FE-5 Furukawa deployed four passive FMK (Formaldehyde Monitoring Kit) sampling assemblies in the Lab (at bay P3, below CEVIS) and SM (at the most forward handrail, on panel 307) for two days, to catch any atmospheric formaldehyde on a collector substrate for subsequent analysis on the ground. [Two monitors each are usually attached side by side, preferably in an orientation with their faces perpendicular to the direction of air flow.]

Afterwards, Satoshi started another sampling run with the AQM (Air Quality Monitor), deactivating the system ~5 hrs later. [Consisting of the EHS GC/DMS (Environmental Health Systems Gas Chromatograph / Differential Mobility Spectrometer), the system is controlled with “Sionex” expert software from the SSC (Station Support Computer)-12 laptop. The AQM demonstrates COTS (Commercial Off-the-Shelf) technology for identifying volatile organic compounds, similar to the VOA (Volatile Organics Analyzer). This evaluation will continue over the course of several months as it helps to eventually certify the GC/DMS as nominal CHeCS (Crew Health Care Systems) hardware.]

FE-5 also collected air samples with new GSCs (Grab Sample Containers) in the SM (#2068), Lab (#2069) and COL (Columbus Orbital Laboratory, #2070), sequenced with the AQM sampling for postflight comparison.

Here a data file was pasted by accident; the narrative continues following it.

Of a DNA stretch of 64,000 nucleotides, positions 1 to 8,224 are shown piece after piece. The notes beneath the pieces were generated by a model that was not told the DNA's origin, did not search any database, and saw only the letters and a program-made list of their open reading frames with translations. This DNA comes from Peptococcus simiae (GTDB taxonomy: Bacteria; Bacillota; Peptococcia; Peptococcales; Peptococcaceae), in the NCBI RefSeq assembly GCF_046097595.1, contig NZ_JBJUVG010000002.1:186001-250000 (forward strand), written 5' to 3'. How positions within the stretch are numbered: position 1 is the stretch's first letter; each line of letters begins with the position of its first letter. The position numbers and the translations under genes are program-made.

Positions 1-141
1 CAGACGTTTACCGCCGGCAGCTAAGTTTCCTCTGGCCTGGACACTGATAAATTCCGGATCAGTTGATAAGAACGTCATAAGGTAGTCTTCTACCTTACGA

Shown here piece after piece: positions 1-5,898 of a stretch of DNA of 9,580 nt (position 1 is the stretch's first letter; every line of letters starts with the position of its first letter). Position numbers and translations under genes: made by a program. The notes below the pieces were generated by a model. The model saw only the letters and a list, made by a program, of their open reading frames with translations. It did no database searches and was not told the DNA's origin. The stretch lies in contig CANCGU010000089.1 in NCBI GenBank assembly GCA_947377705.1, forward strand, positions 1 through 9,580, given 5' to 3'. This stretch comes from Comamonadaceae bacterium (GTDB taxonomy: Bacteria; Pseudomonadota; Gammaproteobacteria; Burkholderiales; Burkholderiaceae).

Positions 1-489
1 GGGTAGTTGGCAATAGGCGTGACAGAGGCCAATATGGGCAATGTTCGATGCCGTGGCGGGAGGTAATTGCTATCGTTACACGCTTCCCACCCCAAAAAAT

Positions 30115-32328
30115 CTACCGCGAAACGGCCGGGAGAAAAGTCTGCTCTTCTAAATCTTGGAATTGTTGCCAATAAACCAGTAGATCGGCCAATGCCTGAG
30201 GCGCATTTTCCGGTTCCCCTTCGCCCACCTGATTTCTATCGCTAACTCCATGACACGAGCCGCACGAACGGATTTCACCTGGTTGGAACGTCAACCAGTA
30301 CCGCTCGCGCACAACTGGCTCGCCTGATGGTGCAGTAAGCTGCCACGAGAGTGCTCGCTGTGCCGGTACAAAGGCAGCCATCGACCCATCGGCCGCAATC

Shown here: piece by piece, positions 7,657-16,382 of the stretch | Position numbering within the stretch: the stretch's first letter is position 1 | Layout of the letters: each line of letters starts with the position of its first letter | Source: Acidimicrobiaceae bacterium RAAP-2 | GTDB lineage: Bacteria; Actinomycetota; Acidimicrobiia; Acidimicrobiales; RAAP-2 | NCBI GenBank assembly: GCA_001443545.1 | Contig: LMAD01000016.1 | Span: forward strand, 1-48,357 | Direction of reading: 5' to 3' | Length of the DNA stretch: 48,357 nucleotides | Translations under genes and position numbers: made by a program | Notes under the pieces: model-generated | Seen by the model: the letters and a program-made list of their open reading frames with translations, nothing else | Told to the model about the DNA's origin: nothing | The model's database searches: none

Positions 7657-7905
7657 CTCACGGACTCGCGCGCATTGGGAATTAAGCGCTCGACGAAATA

Later, Satoshi performed the periodic (approx. weekly) WRS (Water Recovery System) sampling in Node-3 using the TOCA (Total Organic Carbon Analyzer), after first initializing the software and priming (filling) the TOCA water sample hose, followed by the periodic changeout of the TOCA WWB (Waste Water Bag). [After the approximately 2 hr TOCA analysis, results were transferred to the SSC-5 (Station Support Computer 5) laptop via USB drive for downlink, and the data were also logged.]

CDR Fossum had almost 3 hrs reserved for deploying new color-coded RAMs (Radiation Area Monitors) delivered on Progress 45P and collecting used RAMs for return on Soyuz 27S, also taking documentary photography. [Mike deployed a total of 21 blue RAMs in SM, Node-1, A/L, Node-3/Cupola, Lab, Node-2, COL & JPM. For return to Earth, he collected 28 cherry RAMs (delivered on ULF-5) and 2 white units (delivered on 42P).]

FE-4 Volkov continued preparations for Soyuz 27S undocking in two weeks (11/22), packing and loading return cargo with the help of an uplinked extensive of items list and stowage schematic for the Descent Module (SA).

In Node-3, Mike collected a water sample from the WRM (Water Recovery & Management) condensate line, with ARED and robotics ops in the Cupola “deconflicted” for access. [The sample was transferred via condensate sampling adapter assembly to a CWC (Contingency Water Container) sample bag, with a 2nd sample used for initially purging the transfer lines.]